The Life at Conception Act is less than 300 words long, but its language leaves little room for ambiguity about abortion.
The bill, introduced in the US House of Representatives earlier in the session of Congress, seeks “equal protection for the right to life of every human person born and unborn,” specifying that it covers “all stages of life, including the time of fertilization, cloning, or other time when an individual member of the human species emerges”.
Bottom line: “It would be a nationwide abortion ban,” said Mary Ziegler, a professor at UC Davis School of Law who studies reproductive rights. Even California, which has positioned itself as a haven for abortion rights, would be affected.
The legislation was co-sponsored by more than half of California’s Republican congressional delegation, including three representatives facing highly competitive races in November’s midterm elections: Reps. Michelle Steel of Seal Beach, Mike Garcia of Santa Clarita and David Valadao of Hanford.
But in the two months since the Supreme Court’s Dobbs ruling overturned Roe v. Wade by removing constitutional protections for abortion, the candidates have been remarkably quiet on the issue. Nationally, Republican candidates in close races have appeared on the defensive, running ads that downplay their anti-abortion stances. Instead of celebrating monumental reversal of Roe vs. Wade, the GOP is trying to shift the focus elsewhere, even as Democrats pretend to keep the spotlight on him.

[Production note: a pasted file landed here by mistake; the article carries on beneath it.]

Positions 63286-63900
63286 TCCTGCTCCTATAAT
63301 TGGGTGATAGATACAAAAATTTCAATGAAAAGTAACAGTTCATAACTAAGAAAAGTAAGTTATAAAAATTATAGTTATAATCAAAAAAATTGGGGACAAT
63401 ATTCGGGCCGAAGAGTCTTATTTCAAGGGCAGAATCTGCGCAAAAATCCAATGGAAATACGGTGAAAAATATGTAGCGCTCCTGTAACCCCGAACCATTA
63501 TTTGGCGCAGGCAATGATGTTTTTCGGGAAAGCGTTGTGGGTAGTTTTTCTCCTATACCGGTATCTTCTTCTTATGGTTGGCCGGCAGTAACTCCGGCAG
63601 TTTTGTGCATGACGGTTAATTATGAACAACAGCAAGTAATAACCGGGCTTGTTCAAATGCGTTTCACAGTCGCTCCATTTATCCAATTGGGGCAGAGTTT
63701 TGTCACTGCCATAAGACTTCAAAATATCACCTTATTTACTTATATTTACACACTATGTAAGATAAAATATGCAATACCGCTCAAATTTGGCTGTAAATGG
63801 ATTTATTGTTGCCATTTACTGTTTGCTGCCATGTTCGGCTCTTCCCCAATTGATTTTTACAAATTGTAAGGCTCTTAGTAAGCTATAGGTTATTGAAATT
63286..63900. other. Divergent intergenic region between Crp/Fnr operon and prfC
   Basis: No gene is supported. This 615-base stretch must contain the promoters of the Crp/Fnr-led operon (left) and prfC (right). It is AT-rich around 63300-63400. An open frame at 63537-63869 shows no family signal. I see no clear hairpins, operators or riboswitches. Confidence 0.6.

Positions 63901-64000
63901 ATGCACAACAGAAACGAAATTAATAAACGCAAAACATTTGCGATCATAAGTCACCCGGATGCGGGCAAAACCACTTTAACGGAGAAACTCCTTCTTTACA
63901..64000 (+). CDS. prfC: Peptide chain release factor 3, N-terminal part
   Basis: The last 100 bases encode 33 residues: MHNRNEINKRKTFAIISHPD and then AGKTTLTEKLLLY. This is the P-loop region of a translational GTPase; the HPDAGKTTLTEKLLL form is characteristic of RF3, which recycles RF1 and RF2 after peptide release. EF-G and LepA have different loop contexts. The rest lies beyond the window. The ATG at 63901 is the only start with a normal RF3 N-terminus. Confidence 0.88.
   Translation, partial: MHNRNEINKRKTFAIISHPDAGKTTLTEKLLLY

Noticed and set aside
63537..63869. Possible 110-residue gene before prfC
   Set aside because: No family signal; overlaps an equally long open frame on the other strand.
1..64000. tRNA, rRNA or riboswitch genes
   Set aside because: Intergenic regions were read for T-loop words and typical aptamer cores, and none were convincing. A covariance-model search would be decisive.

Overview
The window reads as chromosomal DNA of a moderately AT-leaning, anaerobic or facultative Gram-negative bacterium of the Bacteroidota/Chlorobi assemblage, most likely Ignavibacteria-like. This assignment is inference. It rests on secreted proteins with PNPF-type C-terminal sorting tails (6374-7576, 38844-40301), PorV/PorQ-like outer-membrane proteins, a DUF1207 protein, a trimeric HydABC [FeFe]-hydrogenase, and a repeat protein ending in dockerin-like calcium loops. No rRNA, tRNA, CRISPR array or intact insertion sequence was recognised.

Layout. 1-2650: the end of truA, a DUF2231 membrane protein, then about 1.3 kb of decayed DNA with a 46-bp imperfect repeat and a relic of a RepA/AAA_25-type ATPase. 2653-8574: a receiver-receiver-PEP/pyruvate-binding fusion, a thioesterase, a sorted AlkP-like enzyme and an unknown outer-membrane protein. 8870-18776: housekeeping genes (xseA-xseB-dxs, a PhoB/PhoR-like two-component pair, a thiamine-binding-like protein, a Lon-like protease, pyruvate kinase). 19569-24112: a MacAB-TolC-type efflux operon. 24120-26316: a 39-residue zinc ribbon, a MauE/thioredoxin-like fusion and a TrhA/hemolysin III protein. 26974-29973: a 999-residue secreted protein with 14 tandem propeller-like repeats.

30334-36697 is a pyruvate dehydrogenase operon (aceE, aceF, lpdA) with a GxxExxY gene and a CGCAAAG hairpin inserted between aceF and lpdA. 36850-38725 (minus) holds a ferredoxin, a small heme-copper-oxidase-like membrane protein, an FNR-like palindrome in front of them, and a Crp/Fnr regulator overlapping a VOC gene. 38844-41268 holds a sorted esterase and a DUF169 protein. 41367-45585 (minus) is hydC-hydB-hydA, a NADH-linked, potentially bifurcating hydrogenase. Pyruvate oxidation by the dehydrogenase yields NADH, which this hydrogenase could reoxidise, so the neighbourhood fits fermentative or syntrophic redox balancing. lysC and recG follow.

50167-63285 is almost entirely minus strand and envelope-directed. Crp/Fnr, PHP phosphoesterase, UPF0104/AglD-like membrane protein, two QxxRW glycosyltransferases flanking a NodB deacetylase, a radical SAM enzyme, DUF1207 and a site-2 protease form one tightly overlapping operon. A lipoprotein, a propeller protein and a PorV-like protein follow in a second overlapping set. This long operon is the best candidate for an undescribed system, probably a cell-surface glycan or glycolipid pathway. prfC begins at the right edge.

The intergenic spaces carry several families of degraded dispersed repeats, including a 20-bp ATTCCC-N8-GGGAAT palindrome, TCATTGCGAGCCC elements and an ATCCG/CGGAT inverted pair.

“I think California Republicans would like to pretend [the abortion issue] it doesn’t exist,” said Jodi Balma, a political science professor at Fullerton College who supports abortion rights.
In the past, Steel, Garcia and Valadao have quietly backed a number of anti-abortion efforts. All three signed a letter asking the Supreme Court to end federal protections for abortion and each of them carry A+ grades from Susan B. Anthony Pro-Life America, a politically powerful anti-abortion group.